• Turn on cloud-delivered protection in Microsoft Defender Antivirus or the equivalent for your antivirus product to cover rapidly evolving attacker tools and techniques. Cloud-based machine learning protections block a huge majority of new and unknown variants.
  • Turn on tamper protection features to prevent attackers from stopping security services.
  • Run endpoint detection and response (EDR) in block mode so that Microsoft Defender for Endpoint can block malicious artifacts, even when your non-Microsoft antivirus doesn’t detect the threat or when Microsoft Defender Antivirus is running in passive mode. EDR in block mode works behind the scenes to remediate malicious artifacts that are detected post-breach.
  • Enable investigation and remediation in full automated mode to allow Microsoft Defender for Endpoint to take immediate action on alerts to resolve breaches, significantly reducing alert volume.
  • LSA protection is enabled by default on new Windows 11 devices, hardening the platform against credential dumping techniques. LSA PPL protection will further restrict access to memory dumps making it hard to obtain credentials.
  • Refer to Microsoft’s blog Ransomware as a service: Understanding the cybercrime gig economy and how to protect yourself for recommendations on building strong credential hygiene and other robust measures to defend against ransomware.

Microsoft customers can turn on attack surface reduction rules to prevent several of the infection vectors of this threat. These rules, which can be configured by any administrator, offer significant hardening against ransomware attacks. In observed attacks, Microsoft customers who had the following rules enabled were able to mitigate the attack in the initial stages and prevented hands-on-keyboard activity:

Detection details

Microsoft Defender Antivirus

Microsoft Defender Antivirus detects DEV-0832’s Vice Society-branded Zeppelin variant as the following malware:

Other commodity ransomware variants previously leveraged by DEV-0832 are detected as:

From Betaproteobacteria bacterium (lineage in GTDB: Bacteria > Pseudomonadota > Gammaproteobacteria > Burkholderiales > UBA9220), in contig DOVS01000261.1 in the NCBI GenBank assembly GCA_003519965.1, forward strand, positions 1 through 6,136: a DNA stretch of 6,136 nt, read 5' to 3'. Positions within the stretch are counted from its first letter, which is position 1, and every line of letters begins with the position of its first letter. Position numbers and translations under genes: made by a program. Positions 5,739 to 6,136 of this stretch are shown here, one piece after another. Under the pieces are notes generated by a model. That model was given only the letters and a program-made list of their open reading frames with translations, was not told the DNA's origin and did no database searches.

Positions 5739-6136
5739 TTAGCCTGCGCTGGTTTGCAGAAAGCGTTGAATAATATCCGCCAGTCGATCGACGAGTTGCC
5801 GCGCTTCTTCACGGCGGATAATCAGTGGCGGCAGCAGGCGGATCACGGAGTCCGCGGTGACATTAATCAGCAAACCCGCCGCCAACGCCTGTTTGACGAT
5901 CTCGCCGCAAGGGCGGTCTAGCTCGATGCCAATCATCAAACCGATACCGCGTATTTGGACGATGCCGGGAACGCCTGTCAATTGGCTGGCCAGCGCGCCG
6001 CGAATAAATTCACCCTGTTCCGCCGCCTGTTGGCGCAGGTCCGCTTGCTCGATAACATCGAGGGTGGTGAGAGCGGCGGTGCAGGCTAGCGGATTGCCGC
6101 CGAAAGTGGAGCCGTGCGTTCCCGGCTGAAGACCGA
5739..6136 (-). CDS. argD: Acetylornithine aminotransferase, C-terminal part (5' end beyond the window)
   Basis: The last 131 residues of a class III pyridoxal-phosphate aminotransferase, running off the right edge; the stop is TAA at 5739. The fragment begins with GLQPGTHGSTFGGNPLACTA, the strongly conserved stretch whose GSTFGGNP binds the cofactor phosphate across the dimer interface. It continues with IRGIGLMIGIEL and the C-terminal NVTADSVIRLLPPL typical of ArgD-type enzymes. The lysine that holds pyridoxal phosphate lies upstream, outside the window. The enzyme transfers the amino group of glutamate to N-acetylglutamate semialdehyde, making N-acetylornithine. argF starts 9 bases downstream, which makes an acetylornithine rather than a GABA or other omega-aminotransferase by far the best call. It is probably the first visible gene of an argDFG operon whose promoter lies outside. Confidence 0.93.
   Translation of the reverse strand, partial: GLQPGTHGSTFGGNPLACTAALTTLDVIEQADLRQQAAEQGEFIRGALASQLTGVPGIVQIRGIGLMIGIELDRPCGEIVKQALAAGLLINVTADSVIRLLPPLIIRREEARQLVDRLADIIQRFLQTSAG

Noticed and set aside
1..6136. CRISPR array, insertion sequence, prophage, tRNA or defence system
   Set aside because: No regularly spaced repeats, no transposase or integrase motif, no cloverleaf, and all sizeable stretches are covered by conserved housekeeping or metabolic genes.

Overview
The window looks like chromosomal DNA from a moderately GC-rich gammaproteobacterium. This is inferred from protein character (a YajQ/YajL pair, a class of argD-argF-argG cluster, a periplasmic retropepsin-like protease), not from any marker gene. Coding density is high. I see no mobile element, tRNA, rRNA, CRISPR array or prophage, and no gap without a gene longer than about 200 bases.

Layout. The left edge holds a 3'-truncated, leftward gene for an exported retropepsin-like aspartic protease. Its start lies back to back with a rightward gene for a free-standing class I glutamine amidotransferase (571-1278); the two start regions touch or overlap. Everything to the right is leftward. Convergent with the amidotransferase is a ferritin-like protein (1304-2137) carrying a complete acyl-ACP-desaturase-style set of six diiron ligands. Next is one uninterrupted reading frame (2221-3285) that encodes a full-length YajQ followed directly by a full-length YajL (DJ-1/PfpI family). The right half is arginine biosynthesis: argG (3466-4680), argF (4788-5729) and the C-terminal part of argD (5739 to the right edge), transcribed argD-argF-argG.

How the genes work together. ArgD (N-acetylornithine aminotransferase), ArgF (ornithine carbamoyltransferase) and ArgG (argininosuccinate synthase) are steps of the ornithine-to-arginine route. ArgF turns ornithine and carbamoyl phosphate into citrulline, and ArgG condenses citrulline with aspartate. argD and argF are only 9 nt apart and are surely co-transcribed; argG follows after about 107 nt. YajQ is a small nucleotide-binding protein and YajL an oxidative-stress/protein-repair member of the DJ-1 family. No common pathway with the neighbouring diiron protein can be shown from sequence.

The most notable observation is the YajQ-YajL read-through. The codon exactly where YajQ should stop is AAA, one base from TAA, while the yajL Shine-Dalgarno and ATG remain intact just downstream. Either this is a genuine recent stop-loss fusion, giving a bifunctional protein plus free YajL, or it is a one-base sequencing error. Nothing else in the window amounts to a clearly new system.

SystemBC and PortStarter are detected as:

Some pre-ransomware intrusion activity used in multiple campaigns by various activity groups can be detected generically. During identified DEV-0832 activity, associated command line activity was detected with generic detections, including:

  • Behavior:Win32/OfficeInjectingProc.A
  • Behavior:Win32/PsexecRemote.E
  • Behavior:Win32/SuspRemoteCopy.B
  • Behavior:Win32/PSCodeInjector.A
  • Behavior:Win32/REnamedPowerShell.A

Microsoft Defender for Endpoint

The following Microsoft Defender for Endpoint alerts can indicate threat activity on your network:

  • DEV-0832 activity group
  • ‘VSocCrypt’ ransomware was prevented

The following alerts might also indicate threat activity associated with this threat. These alerts, however, can be triggered by unrelated threat activity.

  • Use of living-off-the-land binary to run malicious code
  • Potential SystemBC execution via Windows Task Scheduler
  • Suspicious sequence of exploration activities
  • Process memory dump
  • Suspicious behavior by cmd.exe was observed
  • Suspicious remote activity
  • Suspicious access to LSASS service
  • Suspicious credential dump from NTDS.dit
  • File backups were deleted
  • System recovery setting tampering